Birdies galore for Love after fresh start at Deere Run
CHICAGO (Reuters) - PGA Tour veteran Davis Love III, refreshed and energized after a two-week break, charged into a share of the early lead in the John Deere Classic first round on Thursday.
The 47-year-old American, bidding for his first victory on the U.S. circuit since the 2008 Disney Classic, fired a flawless seven-under-par 64 in ideal scoring conditions at the TPC Deere Run course in Silvis, Illinois.
Love racked up seven birdies to end the round level with Canadian journeyman Matt McQuillan, who rocketed up the leaderboard after making a wild bogey-eagle-bogey start.
Mark Wilson and fellow American Kyle Stanley opened with 65 while world number five Steve Stricker, in pursuit of a third consecutive victory at Deere Run, was among a group of eight players knotted on 66.
"You felt like you had to shoot a good score this morning," Love told reporters after covering his final nine in three-under 32. "It was nice and calm, with very good greens.
"I got off to a good start with the putter and, other than a couple of drives, hit the ball real well. So, all in all, a real good day."
Love felt he had benefited from two relaxing weeks away from competition.
"I watched my son play a fair amount of golf ... I watched my daughter ride horses," he said. "I went paddle boarding five mornings in a row as my workouts.
"I think it's important to be mentally refreshed and physically strong. We've seen that with a lot of the top players lately, from Greg Norman to Tiger (Woods). If they're in shape and they feel good, it gives them confidence."
While Love may have reached the twilight of a glittering career that features a major victory at the 1997 PGA Championship and a total of 20 PGA Tour titles, he retains a sharp hunger for winning.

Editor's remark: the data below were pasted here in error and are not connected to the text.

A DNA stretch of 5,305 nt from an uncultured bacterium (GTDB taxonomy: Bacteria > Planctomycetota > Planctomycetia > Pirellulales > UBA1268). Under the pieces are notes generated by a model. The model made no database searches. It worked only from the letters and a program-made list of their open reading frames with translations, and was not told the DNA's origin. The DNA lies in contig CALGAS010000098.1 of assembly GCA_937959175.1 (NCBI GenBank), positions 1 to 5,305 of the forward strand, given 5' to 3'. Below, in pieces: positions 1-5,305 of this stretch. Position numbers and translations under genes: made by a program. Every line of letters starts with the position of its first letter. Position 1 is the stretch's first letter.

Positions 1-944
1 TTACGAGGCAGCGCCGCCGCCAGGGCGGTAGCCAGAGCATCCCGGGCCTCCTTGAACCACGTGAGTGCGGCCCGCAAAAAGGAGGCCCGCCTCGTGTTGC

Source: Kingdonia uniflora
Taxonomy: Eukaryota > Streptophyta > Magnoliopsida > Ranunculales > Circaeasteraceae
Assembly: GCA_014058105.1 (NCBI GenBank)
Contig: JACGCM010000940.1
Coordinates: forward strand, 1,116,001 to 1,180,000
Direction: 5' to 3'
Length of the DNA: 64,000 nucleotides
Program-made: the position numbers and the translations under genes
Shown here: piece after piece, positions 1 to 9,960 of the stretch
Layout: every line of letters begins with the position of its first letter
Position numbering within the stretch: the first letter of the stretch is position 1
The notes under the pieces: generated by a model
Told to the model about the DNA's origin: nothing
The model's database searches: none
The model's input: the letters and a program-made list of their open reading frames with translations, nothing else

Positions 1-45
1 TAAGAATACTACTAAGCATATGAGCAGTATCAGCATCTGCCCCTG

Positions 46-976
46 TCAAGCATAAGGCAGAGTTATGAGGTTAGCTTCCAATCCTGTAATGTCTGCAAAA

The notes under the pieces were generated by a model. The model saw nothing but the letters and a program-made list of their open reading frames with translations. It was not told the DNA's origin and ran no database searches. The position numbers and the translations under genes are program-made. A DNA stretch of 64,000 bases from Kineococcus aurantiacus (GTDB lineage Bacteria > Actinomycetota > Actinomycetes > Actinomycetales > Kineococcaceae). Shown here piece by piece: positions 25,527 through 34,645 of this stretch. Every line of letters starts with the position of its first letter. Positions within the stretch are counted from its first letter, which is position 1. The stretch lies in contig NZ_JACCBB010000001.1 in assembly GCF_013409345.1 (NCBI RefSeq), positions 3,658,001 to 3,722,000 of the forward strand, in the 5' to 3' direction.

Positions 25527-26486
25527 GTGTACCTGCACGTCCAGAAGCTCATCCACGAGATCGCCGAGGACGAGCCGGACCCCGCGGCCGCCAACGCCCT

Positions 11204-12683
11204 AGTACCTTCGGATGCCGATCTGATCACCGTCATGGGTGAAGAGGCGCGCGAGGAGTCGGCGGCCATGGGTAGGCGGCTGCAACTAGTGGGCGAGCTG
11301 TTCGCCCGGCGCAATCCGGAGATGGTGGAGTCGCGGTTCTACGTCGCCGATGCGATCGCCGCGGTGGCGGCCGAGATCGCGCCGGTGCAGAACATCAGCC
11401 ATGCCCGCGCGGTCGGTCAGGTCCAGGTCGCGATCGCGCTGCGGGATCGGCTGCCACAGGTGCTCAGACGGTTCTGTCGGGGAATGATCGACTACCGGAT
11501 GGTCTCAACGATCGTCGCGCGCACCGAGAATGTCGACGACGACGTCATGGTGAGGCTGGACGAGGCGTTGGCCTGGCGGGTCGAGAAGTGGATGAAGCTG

"I don't put an age on it," he said. "I still want to see how good I can get, whether I can get back to whatever level or if I can win more than 20.
"If it's only 20 (PGA Tour titles), that's great but I'm hoping I get a lot farther than that and stay competitive."
McQuillan, who has played most of his golf on the Canadian Tour and other second-tier circuits, was delighted to rebound from a poor start to his round.
"I hit it in the trees with a three-wood off the first hole, so I didn't really know what to expect for the day," the 30-year-old said.
"I chipped in for eagle on two and hit it in a bad spot on three and made another bogey but, from there on, it was a pretty flawless round."
Stricker, the highest-ranked player in the field, soared into early contention after playing in the company of fellow American Wilson.
"We played good," Stricker said. "We lost David Toms at the turn but Mark Wilson and I, we kind of fed off one another. ... even though it was a twosome it was a good group."
Toms, U.S. PGA champion in 2001, pulled out after nine holes because a hip injury. The 44-year-old American has also withdrawn from next week's British Open at Royal St George's.
The last two British Open champions, Louis Oosthuizen of South Africa and American Stewart Cink, were among the late starters in the opening round at Deere Run.
(Writing by Mark Lamport-Stokes; Editing by Frank Pingue)